There are fears that the rental market in the UK is overheating, as the average rent is now 10% higher than just one year ago. The Financial Times reports that increased demand, slow turnover, and landlords passing increased cost onto tenants, is causing rents to soar, especially in bigger cities in the UK.
There is no obligatory cap on the amount that landlords can raise established rent prices, other than guidance that increases “must be fair and realistic, which means in line with average local rents”. However, even in regional northern cities such as Newcastle, average monthly rents have shot up from £450 a month to £600.
There are similar problems in Cardiff and Manchester, where average rents are 36% and 27% higher respectively. The Guardian reports that according to PropertyMark, the trade membership organisation for estate agents, letting agents are receiving an average of 127 applications for every 11 properties available to rent.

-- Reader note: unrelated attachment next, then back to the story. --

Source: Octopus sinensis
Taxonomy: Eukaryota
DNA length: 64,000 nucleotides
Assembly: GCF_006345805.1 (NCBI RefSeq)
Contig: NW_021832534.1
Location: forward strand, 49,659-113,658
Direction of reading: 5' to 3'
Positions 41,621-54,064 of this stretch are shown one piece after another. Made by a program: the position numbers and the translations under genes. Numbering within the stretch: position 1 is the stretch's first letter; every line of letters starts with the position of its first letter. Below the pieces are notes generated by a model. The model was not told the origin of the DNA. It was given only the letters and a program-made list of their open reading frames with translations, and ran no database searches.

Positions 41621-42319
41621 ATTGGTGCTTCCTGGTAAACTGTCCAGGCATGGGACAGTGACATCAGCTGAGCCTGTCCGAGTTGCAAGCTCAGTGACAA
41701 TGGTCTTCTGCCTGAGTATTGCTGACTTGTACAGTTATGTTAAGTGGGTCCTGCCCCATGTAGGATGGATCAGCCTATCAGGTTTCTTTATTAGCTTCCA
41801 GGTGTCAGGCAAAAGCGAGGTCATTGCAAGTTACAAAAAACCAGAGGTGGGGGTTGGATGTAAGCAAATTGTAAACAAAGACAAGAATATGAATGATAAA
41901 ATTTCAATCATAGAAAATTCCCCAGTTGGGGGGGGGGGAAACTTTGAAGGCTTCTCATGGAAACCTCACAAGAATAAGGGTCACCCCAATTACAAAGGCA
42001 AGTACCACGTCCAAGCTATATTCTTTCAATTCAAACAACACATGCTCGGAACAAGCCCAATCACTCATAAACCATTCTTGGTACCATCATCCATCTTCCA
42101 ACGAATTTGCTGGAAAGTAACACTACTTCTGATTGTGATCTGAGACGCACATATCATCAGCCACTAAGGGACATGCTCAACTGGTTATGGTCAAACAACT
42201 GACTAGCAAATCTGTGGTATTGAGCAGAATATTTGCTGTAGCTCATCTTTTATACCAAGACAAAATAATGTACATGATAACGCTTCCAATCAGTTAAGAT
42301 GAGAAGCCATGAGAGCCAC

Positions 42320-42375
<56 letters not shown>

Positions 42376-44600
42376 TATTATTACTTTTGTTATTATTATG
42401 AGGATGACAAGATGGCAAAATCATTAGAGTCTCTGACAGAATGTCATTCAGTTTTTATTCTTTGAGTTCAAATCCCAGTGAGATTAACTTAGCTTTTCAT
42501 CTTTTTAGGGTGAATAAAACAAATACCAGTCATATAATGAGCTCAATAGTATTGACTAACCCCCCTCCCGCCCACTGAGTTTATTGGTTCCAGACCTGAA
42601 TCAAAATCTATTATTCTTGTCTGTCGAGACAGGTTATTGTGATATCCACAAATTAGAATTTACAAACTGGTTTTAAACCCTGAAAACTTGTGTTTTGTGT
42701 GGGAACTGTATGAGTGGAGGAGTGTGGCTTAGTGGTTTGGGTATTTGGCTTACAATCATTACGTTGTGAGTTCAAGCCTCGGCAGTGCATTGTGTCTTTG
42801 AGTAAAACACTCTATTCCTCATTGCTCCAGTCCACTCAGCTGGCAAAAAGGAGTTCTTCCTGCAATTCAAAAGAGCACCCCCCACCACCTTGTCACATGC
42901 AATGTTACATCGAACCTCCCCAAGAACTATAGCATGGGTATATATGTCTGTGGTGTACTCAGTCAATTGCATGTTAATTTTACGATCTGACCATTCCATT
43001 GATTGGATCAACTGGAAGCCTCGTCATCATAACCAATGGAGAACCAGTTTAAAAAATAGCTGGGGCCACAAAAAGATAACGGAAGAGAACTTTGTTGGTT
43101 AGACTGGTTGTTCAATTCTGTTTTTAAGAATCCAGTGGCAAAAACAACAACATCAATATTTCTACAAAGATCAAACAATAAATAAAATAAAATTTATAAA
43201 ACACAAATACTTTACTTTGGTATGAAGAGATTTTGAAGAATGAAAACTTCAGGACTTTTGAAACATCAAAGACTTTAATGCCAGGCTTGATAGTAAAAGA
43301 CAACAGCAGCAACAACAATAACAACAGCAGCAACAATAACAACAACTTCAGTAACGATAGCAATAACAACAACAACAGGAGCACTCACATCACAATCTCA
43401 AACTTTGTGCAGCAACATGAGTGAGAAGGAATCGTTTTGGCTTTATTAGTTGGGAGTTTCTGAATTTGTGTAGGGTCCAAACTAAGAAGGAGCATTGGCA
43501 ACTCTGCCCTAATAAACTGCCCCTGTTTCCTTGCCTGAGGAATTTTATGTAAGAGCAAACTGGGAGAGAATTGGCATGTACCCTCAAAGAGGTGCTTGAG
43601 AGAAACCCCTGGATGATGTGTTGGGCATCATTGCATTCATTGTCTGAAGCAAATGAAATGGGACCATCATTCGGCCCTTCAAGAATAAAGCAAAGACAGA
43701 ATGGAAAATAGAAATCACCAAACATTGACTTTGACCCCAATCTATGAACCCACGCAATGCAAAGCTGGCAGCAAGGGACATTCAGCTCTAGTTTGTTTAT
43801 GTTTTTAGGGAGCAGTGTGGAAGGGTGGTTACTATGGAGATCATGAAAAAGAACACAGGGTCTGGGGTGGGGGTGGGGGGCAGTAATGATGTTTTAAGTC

PropertyMark recently commented on reforms to the rental sector which are proposed by the government, including revised grounds for repossession and the decision not to introduce rent controls.
They largely welcome the proposals, but warn that a balance needs to be struck between the interests of tenants and landlords, to avoid causing landlords to sell up, thus depleting the pool of rental homes available any further.
The organisation comments: “There are elements of the proposed reform that if progressed will create further risk and our member agents say they have seen enough to convince some of their landlords to sell up or indicate an intention to. Our research shows many properties sold off by landlords are not returning to the rental market.”
They also warn that more changes which disadvantage landlords may lead to even higher rents and less properties available, which will in turn place more pressure on local authorities and housing associations.
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